Every week I mean to log where I went last in public beyond neighborhood walks before this all came crashing down around us and every week I forget.

Except this week!

  • March 20: (16 days ago) Blood donation on a bus outside Pullman Regional Hospital. Close contact with a bunch of people.
  • March 18: (18 days ago) Safeway for some perishable staples: eggs, milk, ice cream sandwiches, and a few other things.
  • March 14: (22 days ago) Stopped at Chevron on the way back from walking on the trail to top the car off. We’ve probably used a quarter of a gallon since?
  • March 13: (23 days ago) Safeway and Rite Aid to find a couple more rolls of toilet paper (but not in a hoarding way!). This was the last day of school in Washington State and the shelves were getting pretty empty.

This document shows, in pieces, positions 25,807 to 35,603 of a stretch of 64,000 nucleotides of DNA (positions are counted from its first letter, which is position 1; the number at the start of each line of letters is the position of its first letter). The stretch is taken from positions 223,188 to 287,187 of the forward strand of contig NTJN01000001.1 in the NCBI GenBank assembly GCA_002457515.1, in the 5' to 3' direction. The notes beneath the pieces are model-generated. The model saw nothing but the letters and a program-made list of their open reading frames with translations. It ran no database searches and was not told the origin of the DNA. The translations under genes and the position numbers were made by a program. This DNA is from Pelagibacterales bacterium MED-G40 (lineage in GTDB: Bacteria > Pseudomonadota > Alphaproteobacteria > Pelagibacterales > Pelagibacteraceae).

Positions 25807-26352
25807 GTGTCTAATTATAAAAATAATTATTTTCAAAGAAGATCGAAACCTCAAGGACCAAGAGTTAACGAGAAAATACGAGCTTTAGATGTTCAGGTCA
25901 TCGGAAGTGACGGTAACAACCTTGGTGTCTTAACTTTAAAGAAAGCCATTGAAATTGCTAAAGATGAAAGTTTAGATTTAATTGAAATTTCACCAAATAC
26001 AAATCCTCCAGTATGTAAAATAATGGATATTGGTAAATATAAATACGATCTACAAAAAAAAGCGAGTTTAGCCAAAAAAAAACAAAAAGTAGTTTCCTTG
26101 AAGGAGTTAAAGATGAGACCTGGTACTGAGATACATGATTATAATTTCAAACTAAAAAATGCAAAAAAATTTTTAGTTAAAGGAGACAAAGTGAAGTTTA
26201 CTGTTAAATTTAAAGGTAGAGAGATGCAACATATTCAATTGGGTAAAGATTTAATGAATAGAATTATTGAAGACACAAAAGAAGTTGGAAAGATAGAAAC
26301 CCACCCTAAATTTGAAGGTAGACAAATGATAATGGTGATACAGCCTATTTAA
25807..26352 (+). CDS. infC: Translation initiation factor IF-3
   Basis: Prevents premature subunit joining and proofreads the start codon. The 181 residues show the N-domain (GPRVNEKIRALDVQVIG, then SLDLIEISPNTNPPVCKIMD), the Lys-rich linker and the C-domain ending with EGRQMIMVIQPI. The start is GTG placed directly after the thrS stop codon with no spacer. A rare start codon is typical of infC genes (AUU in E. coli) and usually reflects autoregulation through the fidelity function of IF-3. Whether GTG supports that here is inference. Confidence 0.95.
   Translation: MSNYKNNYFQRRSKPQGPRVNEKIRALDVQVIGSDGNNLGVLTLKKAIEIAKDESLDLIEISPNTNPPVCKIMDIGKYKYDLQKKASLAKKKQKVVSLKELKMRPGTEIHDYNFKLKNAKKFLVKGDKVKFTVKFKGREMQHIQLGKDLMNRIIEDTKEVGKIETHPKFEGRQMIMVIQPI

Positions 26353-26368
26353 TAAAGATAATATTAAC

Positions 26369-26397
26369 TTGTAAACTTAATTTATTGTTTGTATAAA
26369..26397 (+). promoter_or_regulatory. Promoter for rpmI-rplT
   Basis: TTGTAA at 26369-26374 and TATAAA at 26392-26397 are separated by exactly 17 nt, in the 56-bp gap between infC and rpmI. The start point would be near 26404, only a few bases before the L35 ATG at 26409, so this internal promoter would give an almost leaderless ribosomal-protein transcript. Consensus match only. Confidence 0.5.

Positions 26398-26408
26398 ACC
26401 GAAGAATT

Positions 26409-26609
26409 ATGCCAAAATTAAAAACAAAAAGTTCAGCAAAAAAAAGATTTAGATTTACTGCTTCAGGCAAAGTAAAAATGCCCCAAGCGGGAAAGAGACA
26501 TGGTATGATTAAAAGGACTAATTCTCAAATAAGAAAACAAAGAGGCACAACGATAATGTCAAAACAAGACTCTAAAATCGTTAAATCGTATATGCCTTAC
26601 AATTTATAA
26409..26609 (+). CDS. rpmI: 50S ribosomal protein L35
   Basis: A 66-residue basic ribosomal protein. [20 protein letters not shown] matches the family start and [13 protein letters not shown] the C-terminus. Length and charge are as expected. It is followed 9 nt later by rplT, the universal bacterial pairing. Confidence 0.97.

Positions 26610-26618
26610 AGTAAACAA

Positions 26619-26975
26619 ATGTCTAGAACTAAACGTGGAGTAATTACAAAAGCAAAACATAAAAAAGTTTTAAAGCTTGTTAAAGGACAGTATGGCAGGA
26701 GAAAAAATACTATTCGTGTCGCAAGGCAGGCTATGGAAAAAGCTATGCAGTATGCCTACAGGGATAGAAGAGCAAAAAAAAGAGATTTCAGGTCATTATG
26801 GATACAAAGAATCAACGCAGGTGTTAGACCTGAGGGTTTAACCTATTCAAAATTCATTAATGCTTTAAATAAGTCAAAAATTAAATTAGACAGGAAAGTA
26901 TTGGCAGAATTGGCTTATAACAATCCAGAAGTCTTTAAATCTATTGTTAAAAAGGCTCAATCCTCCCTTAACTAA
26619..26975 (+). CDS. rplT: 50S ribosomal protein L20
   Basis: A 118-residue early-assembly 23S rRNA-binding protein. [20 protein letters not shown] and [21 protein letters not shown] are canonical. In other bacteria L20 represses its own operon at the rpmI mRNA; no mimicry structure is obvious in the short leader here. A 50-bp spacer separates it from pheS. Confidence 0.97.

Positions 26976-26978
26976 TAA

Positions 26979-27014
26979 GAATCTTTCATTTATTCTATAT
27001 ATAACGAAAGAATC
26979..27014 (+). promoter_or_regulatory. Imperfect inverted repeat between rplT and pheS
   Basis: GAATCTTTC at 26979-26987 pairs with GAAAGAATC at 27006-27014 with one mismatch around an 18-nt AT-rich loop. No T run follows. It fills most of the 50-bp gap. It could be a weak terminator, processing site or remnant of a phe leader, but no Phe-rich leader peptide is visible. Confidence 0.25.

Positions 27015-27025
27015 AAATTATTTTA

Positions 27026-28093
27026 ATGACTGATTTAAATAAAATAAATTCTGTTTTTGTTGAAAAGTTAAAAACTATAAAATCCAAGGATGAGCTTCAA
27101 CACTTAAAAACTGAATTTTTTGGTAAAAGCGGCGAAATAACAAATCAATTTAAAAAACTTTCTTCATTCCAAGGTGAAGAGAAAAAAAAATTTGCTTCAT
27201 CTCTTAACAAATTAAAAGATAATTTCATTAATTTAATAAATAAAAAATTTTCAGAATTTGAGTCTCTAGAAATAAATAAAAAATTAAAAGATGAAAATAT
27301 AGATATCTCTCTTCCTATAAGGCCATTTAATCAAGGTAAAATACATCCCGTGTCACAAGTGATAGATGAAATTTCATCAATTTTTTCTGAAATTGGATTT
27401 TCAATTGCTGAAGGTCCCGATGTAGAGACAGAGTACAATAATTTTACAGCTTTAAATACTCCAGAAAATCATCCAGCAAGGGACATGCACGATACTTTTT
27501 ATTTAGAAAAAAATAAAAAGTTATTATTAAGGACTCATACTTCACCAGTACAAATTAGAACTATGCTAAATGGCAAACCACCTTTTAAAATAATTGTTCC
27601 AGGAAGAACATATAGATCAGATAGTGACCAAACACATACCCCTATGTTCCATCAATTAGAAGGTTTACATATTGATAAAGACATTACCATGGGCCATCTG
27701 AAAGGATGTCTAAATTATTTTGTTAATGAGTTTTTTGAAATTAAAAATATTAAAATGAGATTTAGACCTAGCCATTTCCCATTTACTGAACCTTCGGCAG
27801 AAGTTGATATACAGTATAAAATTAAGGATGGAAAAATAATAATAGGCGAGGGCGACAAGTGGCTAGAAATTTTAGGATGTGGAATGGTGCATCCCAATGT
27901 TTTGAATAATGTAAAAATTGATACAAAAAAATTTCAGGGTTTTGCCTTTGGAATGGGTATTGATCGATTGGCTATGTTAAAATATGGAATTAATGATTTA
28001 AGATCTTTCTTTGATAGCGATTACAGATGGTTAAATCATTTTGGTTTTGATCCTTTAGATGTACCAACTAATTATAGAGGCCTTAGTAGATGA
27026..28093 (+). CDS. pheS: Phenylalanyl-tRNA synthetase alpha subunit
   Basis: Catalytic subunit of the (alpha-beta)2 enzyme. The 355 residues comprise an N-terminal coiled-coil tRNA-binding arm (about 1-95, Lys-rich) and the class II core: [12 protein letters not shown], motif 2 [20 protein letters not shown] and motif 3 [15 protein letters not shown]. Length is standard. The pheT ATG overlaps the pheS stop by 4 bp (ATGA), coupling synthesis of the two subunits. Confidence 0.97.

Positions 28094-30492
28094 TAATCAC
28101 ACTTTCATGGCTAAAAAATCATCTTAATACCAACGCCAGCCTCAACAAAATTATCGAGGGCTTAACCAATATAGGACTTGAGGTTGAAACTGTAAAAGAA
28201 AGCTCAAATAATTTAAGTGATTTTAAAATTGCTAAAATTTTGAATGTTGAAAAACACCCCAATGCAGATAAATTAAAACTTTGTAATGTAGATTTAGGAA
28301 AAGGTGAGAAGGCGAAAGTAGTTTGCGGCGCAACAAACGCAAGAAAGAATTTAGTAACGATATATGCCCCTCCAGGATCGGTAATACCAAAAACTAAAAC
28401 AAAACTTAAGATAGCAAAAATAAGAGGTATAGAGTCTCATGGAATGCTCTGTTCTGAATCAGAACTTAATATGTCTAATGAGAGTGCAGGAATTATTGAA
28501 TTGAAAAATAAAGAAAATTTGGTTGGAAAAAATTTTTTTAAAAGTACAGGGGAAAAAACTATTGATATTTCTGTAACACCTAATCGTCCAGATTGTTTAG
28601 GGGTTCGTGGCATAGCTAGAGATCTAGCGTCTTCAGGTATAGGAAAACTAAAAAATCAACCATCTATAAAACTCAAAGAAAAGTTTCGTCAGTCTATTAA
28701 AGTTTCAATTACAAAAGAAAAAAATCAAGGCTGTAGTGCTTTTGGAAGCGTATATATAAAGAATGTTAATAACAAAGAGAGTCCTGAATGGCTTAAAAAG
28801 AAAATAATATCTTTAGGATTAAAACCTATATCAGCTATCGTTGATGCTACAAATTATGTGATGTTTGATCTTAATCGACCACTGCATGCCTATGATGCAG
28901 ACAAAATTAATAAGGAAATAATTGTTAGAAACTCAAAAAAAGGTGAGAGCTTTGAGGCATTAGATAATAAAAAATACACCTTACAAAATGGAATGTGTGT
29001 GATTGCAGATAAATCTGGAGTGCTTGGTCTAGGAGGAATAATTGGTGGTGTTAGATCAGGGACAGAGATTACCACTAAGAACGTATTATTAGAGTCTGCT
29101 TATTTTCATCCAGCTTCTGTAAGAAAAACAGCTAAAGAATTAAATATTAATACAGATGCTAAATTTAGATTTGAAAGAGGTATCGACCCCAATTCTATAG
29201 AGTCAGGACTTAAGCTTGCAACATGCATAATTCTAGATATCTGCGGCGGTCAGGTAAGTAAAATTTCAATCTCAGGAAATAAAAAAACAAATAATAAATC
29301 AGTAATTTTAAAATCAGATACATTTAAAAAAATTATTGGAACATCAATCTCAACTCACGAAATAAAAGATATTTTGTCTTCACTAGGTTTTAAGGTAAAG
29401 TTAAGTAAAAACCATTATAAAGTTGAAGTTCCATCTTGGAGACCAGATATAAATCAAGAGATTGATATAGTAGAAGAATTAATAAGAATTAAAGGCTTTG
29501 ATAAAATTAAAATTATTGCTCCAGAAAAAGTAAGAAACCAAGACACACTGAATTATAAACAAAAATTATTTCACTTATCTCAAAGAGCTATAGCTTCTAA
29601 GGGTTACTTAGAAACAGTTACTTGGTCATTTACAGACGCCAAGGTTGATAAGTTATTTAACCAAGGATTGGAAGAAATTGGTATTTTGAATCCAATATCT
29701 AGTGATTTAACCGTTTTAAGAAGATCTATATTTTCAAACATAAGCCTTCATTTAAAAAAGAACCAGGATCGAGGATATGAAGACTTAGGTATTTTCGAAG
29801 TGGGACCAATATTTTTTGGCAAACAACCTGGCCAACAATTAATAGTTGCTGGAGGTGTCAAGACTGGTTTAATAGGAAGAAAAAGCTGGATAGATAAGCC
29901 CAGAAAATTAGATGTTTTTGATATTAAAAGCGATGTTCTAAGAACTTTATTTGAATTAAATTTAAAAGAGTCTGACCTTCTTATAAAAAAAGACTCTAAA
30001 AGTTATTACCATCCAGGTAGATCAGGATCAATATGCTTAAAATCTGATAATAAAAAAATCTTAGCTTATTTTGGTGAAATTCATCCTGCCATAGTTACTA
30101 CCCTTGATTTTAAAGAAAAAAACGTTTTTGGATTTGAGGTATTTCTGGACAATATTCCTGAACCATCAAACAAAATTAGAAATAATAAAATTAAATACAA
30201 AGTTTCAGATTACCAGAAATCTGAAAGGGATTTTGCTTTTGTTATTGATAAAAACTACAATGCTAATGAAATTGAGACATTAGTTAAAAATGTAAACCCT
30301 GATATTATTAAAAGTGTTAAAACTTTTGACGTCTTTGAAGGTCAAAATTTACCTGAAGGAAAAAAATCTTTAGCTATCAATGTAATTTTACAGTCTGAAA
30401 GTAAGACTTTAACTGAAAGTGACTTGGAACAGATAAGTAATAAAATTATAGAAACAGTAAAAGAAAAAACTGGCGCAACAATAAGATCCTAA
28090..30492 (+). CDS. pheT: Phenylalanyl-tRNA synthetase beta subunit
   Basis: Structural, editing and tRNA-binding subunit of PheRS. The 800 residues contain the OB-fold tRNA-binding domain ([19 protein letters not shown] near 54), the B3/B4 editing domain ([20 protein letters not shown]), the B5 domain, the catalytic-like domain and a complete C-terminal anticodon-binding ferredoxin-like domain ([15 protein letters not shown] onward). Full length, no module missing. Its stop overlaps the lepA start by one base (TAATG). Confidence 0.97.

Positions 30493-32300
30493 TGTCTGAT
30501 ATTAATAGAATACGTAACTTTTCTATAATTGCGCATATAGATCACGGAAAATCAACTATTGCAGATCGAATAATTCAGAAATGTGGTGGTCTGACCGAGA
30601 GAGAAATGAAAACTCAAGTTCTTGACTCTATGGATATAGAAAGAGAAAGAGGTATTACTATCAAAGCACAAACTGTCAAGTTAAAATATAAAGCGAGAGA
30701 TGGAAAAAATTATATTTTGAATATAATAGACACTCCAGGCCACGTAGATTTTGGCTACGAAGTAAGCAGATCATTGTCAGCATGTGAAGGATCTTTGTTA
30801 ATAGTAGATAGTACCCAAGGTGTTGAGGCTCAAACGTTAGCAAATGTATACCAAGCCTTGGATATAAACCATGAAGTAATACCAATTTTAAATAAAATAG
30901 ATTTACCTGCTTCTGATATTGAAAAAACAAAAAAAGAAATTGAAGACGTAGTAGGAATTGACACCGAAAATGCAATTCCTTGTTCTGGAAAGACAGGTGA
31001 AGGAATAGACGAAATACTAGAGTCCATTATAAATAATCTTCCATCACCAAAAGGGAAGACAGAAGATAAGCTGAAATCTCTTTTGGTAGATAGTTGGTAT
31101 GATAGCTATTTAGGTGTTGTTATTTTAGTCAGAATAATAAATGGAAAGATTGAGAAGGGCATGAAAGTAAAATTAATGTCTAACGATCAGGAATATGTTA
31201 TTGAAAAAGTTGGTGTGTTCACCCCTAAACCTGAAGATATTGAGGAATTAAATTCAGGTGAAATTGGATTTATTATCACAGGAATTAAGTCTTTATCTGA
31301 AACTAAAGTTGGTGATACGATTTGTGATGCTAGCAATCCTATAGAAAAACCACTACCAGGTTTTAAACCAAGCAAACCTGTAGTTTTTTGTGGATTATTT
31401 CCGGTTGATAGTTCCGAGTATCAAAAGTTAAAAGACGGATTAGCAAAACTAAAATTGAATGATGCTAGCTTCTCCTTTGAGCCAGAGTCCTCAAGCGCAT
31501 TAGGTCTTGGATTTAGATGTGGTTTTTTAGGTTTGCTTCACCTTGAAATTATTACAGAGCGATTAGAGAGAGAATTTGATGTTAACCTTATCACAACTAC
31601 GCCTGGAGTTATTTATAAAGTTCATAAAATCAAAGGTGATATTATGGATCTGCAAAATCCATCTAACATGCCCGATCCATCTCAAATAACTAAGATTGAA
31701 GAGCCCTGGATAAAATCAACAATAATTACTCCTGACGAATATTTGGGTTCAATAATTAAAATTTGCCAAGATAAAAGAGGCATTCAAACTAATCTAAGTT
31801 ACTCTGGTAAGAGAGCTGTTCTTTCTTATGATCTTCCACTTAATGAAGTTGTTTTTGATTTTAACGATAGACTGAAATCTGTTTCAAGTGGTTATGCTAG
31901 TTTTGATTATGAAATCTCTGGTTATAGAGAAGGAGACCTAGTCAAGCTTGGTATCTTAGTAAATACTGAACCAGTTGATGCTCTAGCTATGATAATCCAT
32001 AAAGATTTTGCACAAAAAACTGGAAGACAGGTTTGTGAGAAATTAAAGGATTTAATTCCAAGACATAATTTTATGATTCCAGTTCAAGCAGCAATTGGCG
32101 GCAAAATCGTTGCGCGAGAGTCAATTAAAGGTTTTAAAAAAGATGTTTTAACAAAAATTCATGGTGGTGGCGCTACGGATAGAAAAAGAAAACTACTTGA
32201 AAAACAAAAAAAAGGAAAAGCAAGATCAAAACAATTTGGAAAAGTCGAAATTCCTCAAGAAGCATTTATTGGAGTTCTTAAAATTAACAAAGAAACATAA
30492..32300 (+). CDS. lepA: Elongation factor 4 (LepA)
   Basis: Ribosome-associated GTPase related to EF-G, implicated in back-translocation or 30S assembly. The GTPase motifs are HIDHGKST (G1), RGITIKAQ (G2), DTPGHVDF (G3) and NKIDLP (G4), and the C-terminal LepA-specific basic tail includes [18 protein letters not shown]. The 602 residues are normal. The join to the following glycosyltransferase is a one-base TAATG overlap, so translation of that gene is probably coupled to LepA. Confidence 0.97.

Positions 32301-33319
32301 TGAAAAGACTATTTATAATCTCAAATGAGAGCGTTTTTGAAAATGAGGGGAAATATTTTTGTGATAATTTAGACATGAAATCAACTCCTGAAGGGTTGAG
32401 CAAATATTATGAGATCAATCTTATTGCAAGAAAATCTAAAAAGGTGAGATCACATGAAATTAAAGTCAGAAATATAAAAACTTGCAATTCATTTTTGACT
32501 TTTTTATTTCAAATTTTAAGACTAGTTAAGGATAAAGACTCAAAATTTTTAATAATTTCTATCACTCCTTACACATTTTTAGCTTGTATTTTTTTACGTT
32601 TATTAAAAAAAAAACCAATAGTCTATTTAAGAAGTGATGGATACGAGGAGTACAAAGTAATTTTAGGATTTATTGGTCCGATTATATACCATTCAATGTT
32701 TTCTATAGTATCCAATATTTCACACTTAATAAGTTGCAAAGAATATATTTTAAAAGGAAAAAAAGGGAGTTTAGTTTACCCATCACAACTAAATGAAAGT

• March 11: (25 days ago) Our last trip to the co-op in Moscow. Also my last visit to the credit union. (Finally checked out the app and mobile deposit works well!)
  • March 8: (28 days ago) Last time eating out. Stephen and I tried to play pool, but the poolhall was closed after a Mardi Gras party so we went to The Breakfast Club instead. I remember being a wary of how close we were sitting to the table next to us.
  • March 6: (30 days ago) Maybe the last really “normal” day? Coffee shop in the morning, Paradise Creek for lunch with Happy Prime, Noshies for a couple beers, the chiropractor, and the co-op for groceries.
  • March 3: (33 days ago) The last time we played pool. Very much looking forward to that again!

The riskiest pieces keep getting further away. I continue to be amazed how slowly things happen and how quickly time is going by. 🥃